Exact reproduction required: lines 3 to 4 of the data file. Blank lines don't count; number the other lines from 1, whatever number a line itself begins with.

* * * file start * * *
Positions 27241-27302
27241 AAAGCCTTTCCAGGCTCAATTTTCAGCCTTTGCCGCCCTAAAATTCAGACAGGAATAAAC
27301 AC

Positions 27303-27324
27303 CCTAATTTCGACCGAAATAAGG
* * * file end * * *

27301 AC

Positions 27303-27324